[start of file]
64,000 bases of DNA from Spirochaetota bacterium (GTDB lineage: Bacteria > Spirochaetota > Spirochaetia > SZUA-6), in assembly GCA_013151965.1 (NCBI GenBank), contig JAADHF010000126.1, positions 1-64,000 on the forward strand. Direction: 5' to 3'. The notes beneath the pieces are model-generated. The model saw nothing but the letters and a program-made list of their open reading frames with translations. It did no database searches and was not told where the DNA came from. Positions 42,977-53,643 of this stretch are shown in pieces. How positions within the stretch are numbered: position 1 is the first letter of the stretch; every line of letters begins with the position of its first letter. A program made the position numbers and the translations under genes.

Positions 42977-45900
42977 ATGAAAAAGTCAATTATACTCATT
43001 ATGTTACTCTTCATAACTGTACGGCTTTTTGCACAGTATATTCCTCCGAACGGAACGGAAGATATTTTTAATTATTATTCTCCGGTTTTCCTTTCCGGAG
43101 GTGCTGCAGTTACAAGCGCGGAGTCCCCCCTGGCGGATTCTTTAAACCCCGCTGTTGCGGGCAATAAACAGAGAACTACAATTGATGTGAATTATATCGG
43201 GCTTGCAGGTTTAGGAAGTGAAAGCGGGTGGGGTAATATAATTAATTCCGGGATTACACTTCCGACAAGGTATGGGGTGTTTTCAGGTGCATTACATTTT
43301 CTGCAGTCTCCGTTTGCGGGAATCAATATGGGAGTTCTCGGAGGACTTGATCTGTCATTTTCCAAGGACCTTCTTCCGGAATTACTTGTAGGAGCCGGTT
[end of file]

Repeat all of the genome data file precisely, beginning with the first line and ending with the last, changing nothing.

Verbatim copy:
64,000 bases of DNA from Spirochaetota bacterium (GTDB lineage: Bacteria > Spirochaetota > Spirochaetia > SZUA-6), in assembly GCA_013151965.1 (NCBI GenBank), contig JAADHF010000126.1, positions 1-64,000 on the forward strand. Direction: 5' to 3'. The notes beneath the pieces are model-generated. The model saw nothing but the letters and a program-made list of their open reading frames with translations. It did no database searches and was not told where the DNA came from. Positions 42,977-53,643 of this stretch are shown in pieces. How positions within the stretch are numbered: position 1 is the first letter of the stretch; every line of letters begins with the position of its first letter. A program made the position numbers and the translations under genes.

Positions 42977-45900
42977 ATGAAAAAGTCAATTATACTCATT
43001 ATGTTACTCTTCATAACTGTACGGCTTTTTGCACAGTATATTCCTCCGAACGGAACGGAAGATATTTTTAATTATTATTCTCCGGTTTTCCTTTCCGGAG
43101 GTGCTGCAGTTACAAGCGCGGAGTCCCCCCTGGCGGATTCTTTAAACCCCGCTGTTGCGGGCAATAAACAGAGAACTACAATTGATGTGAATTATATCGG
43201 GCTTGCAGGTTTAGGAAGTGAAAGCGGGTGGGGTAATATAATTAATTCCGGGATTACACTTCCGACAAGGTATGGGGTGTTTTCAGGTGCATTACATTTT
43301 CTGCAGTCTCCGTTTGCGGGAATCAATATGGGAGTTCTCGGAGGACTTGATCTGTCATTTTCCAAGGACCTTCTTCCGGAATTACTTGTAGGAGCCGGTT